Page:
A nuclear stress test is a procedure that checks the blood flow to the heart and also how well your heart is beating. You will receive a small, safe amount of radioactive medication that circulates to the heart muscle. A special camera is used to measure how well this medication spreads throughout the heart.
What You Can Expect During The Nuclear Stress Test
The nuclear stress test is normally done in one day and
can take two to three hours.
The test may need to be scheduled over two days if
you weigh more than 240 lbs.
A small tube (IV) will be placed in the vein of your arm.
Your heart rate will be monitored and your blood pressure
will be checked frequently throughout the test.
You may be asked to exercise on a treadmill or in some
cases a medication will be given to stress your heart.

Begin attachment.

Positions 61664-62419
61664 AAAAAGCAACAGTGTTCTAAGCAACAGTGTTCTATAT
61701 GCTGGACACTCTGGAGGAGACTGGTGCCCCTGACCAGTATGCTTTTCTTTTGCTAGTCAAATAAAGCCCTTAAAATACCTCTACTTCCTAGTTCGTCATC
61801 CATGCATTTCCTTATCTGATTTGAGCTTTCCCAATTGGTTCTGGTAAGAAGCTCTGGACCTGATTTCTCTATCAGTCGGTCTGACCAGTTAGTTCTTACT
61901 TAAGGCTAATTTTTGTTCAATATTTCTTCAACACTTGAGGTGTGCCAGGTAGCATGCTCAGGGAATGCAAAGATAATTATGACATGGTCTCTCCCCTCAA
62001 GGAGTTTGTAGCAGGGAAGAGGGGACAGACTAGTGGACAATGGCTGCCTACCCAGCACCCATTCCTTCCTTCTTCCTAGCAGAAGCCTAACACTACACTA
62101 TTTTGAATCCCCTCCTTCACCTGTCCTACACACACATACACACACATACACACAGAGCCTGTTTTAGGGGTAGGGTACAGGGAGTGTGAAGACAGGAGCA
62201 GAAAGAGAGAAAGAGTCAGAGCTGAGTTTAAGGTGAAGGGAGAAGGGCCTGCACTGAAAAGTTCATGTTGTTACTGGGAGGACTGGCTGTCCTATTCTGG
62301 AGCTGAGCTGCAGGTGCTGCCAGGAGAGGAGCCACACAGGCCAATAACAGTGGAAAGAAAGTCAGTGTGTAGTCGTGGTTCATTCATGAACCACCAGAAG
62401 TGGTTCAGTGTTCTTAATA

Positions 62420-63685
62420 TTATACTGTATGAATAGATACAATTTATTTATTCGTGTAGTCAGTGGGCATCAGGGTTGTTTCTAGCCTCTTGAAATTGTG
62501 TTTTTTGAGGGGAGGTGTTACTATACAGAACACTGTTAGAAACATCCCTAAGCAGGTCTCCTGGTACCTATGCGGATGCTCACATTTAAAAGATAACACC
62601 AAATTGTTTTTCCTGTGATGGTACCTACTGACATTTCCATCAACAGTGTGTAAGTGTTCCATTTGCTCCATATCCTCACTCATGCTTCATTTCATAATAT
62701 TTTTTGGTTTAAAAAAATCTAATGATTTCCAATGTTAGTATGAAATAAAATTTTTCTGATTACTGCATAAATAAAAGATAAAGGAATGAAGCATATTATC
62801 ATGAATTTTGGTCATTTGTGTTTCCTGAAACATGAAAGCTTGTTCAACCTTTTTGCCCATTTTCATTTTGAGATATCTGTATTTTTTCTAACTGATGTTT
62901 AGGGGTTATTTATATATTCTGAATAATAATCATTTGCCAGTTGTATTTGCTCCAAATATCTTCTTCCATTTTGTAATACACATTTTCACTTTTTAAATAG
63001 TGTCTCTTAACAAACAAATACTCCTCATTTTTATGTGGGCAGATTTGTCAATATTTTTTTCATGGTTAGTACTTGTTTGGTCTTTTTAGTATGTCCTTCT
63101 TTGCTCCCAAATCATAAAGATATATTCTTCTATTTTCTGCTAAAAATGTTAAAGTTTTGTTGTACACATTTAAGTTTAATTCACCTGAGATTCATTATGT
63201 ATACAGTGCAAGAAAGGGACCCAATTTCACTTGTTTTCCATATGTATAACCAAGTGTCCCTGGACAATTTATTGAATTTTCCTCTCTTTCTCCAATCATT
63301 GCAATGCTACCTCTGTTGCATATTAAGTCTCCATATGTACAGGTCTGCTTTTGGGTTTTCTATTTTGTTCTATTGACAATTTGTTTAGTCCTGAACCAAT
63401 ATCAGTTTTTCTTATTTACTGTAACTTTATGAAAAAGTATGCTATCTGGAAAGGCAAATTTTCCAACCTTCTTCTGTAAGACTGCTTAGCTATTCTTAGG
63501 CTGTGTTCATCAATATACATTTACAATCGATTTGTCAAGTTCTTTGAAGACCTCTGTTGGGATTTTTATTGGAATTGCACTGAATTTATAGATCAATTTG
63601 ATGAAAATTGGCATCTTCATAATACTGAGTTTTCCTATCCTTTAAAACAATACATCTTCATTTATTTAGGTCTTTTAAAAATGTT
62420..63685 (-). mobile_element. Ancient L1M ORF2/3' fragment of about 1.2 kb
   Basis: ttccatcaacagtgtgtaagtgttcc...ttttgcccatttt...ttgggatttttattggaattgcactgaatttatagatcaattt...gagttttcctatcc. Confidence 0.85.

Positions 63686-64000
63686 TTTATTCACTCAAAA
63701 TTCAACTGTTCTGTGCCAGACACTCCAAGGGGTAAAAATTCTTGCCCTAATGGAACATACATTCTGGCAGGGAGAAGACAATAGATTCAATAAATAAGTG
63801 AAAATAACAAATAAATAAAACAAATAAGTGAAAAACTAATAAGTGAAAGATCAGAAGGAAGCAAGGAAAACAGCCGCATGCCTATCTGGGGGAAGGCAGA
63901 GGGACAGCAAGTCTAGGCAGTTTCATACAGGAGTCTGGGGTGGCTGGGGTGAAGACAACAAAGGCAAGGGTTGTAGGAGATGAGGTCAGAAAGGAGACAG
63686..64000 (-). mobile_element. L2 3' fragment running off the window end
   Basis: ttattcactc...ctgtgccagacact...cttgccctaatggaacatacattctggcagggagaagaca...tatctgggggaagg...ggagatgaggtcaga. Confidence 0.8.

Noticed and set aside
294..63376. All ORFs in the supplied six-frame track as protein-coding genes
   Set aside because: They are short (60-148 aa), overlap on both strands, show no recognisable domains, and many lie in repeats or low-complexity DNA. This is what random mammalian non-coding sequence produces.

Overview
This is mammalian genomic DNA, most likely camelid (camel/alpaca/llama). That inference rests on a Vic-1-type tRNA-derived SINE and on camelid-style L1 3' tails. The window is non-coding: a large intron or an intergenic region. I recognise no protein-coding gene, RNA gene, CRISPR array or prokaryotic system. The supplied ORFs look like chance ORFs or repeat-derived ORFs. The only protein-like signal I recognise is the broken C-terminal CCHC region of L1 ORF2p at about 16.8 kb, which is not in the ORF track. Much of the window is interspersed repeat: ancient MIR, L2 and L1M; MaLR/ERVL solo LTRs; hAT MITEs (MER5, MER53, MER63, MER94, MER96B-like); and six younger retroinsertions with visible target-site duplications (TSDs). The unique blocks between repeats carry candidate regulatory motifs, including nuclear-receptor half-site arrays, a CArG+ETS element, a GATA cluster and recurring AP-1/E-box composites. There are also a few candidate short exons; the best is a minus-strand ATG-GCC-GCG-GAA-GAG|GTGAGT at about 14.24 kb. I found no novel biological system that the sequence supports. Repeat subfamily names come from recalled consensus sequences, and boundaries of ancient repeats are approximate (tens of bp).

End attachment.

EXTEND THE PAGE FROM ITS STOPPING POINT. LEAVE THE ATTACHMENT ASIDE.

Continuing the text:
Two sets of pictures will be taken of your heart.† One with your
heart at rest and the other after your heart has been stressed.
You will be asked to lie very still on a table for 20 minutes,
while a camera rotates around you.
Your left arm will be placed above your head on a pillow and
a cushion will be placed under your knees for your comfort.
We ask that you stay awake while the pictures are being taken. (Snoring and deep breathing of sleep can distort the pictures.)